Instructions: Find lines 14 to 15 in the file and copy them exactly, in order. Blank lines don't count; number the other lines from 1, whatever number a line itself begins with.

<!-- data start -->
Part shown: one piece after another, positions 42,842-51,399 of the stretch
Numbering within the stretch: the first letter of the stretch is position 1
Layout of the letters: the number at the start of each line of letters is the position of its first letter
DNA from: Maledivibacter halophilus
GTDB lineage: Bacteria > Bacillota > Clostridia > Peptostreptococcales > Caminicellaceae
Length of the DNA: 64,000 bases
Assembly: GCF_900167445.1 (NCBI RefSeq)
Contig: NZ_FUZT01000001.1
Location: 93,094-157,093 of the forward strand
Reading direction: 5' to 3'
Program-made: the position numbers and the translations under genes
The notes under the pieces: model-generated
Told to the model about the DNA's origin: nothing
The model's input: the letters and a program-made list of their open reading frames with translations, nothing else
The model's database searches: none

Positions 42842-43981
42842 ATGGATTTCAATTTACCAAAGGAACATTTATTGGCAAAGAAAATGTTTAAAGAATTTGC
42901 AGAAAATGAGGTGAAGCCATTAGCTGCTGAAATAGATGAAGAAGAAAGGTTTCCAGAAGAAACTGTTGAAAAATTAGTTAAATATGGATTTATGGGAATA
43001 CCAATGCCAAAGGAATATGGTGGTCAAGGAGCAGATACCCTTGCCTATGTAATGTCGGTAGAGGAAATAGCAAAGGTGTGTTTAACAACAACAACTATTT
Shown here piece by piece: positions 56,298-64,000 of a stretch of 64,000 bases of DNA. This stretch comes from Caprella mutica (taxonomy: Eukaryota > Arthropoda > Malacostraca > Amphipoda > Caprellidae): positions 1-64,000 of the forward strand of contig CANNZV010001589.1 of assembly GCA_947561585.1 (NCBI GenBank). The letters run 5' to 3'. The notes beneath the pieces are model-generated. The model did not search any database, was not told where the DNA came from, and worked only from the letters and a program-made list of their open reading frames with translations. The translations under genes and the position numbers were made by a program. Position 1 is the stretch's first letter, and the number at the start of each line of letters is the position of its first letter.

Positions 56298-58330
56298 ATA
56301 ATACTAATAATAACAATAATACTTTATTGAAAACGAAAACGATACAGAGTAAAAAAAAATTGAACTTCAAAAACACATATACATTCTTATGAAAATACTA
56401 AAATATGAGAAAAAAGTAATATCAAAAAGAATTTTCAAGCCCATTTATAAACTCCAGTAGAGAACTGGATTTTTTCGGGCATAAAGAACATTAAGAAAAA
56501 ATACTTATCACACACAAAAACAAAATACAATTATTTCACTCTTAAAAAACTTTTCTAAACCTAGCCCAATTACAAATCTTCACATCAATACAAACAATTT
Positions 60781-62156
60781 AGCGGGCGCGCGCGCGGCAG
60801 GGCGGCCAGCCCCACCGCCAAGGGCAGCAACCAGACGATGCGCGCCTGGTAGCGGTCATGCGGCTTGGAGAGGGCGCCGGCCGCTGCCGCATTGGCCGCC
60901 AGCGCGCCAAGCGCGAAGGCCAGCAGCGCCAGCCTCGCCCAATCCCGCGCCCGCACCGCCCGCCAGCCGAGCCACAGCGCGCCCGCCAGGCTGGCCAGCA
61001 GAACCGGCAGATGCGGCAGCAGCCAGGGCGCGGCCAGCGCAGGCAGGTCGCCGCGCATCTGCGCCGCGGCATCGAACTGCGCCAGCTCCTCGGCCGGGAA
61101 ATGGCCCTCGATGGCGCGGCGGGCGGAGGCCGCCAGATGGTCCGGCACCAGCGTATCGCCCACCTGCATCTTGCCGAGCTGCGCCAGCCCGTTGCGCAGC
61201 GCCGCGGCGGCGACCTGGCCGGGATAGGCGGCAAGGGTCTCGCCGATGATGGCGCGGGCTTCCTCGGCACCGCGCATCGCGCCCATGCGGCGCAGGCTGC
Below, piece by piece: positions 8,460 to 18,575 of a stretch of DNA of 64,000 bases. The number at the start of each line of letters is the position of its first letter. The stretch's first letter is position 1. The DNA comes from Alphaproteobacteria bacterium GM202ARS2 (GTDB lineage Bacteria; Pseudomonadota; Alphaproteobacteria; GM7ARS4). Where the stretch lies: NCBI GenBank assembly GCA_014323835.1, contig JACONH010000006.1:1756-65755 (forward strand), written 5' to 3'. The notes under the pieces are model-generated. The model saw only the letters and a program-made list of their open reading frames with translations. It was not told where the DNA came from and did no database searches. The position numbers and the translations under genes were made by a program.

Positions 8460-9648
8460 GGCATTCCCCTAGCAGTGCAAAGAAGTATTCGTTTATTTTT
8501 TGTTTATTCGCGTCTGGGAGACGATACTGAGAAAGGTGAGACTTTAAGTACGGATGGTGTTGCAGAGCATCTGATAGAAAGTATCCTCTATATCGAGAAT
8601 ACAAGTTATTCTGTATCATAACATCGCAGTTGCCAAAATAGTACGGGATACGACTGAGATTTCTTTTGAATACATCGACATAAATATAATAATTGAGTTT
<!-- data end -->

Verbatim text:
The model's input: the letters and a program-made list of their open reading frames with translations, nothing else
The model's database searches: none